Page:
Answer :

Recall that for any binary relation R on set A. We have,

R is reflexive if for all x ∈ A, xRx.

R is symmetric if for all x, y ∈ A, if xRy, then yRx.

R is transitive if for all x, y, z ∈ A, if xRy and yRz, then xRz.

Let there be a set A.

A = {1, 2, 3, 4}

We need to define a relation on A which is reflexive and symmetric but not transitive.

Let there be a set A.

A = {1, 2, 3, 4}

Reflexive relation:

R = {(1, 1), (2, 2), (3, 3), (4, 4)} …(1)

Symmetric relation:

R = {(3, 4), (4, 3)} …(2)

Combine results (1) and (2), we get

**R = {(1, 1), (2, 2), (3, 3), (4, 4), (3, 4), (4, 3)}**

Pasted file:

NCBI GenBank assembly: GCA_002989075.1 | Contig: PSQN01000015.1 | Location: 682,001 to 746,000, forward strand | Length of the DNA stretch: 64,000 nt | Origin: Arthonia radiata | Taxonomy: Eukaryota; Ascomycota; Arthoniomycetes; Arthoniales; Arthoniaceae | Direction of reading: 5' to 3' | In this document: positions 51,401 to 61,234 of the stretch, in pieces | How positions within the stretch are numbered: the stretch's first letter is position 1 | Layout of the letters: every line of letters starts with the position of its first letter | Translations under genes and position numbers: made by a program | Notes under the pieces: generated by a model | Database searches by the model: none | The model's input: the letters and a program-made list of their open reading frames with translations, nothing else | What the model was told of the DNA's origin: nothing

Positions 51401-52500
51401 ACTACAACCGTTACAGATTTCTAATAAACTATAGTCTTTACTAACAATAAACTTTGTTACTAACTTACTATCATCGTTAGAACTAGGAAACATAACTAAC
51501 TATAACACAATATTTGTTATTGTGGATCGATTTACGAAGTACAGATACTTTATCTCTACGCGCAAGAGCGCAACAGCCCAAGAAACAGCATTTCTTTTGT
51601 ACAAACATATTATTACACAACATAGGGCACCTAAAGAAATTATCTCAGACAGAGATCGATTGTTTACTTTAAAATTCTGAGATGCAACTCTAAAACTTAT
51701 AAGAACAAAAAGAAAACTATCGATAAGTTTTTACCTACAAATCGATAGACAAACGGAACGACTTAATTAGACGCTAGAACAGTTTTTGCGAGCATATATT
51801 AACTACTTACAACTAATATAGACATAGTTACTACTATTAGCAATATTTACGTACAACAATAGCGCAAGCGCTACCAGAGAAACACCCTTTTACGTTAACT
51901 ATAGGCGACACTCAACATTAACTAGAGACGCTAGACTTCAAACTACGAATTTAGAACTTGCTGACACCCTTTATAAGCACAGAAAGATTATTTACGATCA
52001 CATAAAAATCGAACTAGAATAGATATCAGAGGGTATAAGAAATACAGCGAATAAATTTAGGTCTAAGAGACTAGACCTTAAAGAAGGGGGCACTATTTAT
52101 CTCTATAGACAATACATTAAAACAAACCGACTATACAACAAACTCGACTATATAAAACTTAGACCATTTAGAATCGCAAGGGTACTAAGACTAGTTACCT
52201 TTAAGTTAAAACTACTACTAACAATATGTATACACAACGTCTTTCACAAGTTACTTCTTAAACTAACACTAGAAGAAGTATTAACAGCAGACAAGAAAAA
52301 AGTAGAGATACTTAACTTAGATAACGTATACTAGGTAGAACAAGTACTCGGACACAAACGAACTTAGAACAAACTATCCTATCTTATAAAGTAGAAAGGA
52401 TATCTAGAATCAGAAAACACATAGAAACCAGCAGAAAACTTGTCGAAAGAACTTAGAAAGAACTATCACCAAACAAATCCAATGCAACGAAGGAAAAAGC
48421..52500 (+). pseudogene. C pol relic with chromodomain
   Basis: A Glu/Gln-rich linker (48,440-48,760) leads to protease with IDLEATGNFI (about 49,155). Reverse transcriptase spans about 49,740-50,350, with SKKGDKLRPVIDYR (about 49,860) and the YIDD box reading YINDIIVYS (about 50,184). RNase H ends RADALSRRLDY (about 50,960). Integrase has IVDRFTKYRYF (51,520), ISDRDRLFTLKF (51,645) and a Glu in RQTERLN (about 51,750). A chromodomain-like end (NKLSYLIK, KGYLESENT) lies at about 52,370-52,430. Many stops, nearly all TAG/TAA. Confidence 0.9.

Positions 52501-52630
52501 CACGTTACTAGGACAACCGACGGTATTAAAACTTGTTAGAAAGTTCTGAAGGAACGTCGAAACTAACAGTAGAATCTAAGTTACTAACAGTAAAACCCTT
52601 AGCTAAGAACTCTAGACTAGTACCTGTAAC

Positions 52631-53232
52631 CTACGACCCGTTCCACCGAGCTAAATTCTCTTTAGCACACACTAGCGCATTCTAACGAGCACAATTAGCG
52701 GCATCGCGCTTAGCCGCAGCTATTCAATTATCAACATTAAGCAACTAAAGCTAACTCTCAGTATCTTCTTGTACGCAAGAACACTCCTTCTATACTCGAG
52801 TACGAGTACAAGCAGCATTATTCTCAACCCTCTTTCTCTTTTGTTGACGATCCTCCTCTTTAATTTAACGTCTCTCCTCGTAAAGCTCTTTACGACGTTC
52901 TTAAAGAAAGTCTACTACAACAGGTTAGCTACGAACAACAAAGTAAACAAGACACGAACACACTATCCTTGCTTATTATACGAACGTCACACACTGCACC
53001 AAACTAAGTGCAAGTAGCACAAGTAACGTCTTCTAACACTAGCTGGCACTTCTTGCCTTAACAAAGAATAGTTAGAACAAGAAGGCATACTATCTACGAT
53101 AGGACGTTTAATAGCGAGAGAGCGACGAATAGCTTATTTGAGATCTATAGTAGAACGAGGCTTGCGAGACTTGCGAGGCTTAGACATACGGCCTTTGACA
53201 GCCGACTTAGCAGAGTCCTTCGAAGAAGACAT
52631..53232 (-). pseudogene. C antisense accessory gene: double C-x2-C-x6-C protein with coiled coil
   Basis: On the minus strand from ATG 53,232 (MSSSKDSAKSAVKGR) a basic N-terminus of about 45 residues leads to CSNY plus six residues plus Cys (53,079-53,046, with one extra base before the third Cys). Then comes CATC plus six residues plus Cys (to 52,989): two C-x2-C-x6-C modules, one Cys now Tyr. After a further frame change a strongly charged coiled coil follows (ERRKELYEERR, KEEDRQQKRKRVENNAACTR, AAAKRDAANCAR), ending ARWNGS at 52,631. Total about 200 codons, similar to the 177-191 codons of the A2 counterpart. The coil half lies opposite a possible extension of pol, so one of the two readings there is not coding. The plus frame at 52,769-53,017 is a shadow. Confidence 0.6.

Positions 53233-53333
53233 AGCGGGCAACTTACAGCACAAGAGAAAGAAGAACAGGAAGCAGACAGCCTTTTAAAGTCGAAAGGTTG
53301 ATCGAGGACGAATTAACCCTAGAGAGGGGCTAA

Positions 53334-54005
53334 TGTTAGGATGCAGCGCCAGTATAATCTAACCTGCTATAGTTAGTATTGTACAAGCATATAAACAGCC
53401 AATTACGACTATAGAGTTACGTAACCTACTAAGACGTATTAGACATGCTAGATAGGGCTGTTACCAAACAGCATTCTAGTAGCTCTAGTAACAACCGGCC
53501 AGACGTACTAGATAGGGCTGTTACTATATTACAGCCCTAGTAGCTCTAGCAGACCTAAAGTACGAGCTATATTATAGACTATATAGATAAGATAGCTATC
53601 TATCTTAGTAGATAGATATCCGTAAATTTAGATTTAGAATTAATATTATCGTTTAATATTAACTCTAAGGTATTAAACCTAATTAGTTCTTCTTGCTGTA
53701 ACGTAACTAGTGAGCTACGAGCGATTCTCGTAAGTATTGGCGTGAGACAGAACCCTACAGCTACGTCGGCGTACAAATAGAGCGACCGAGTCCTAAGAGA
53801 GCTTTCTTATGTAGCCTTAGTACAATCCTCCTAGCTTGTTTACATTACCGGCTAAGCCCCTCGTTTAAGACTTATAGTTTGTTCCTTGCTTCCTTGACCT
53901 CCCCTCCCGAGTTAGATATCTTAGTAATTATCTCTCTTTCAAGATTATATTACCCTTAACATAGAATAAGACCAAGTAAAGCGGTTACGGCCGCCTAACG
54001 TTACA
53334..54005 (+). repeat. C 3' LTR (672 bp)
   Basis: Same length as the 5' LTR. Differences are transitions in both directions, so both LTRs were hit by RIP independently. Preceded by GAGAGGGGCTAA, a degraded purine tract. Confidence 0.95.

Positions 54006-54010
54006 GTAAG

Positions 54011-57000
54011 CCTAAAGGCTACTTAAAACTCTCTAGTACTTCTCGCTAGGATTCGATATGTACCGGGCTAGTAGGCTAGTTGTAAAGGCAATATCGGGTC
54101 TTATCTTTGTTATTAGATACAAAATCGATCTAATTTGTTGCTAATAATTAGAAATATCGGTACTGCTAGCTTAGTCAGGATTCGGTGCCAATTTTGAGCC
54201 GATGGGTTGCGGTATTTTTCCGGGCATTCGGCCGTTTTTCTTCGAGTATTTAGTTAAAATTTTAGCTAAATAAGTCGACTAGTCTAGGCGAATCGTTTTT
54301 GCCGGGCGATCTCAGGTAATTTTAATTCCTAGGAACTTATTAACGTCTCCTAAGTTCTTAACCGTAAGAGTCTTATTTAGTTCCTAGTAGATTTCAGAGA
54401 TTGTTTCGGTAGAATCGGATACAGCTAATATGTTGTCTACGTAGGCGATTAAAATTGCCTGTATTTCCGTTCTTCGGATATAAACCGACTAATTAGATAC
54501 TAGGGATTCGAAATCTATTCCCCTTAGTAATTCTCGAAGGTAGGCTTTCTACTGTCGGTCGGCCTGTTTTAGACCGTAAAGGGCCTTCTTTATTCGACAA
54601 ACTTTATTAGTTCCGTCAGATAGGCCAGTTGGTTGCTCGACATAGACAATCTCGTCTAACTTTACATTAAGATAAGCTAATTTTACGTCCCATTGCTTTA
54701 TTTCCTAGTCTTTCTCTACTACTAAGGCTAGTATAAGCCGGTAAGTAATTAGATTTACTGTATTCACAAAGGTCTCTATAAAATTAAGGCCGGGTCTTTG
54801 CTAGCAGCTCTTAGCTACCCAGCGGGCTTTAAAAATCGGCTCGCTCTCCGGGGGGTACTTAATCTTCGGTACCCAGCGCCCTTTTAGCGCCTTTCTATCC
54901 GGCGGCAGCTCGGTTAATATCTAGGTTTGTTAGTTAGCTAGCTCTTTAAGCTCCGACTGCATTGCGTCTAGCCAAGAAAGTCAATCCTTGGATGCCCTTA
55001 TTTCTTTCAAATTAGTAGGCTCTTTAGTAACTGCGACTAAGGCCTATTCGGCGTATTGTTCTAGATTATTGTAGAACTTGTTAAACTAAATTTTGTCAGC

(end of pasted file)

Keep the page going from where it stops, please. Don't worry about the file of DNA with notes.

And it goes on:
Check for Transitivity:

If (3, 4) ∈ R and (4, 3) ∈ R

Then, (3, 3) ∈ R

∀ 3, 4 ∈ A [∵ A = {1, 2, 3, 4}]

So eliminate (3, 3) from R, we get

**R = {(1, 1), (2, 2), (4, 4), (3, 4), (4, 3)}**

Check for Transitivity:

If (4, 3) ∈ R and (3, 4) ∈ R

Then, (4, 4) ∈ R

∀ 3, 4 ∈ A

So, eliminate (4, 4) from R, we get

**R = {(1, 1), (2, 2), (3, 4), (4, 3)}**

Thus, the relation which is reflexive and symmetric but not transitive is:

**R = {(1, 1), (2, 2), (3, 4), (4, 3)}**

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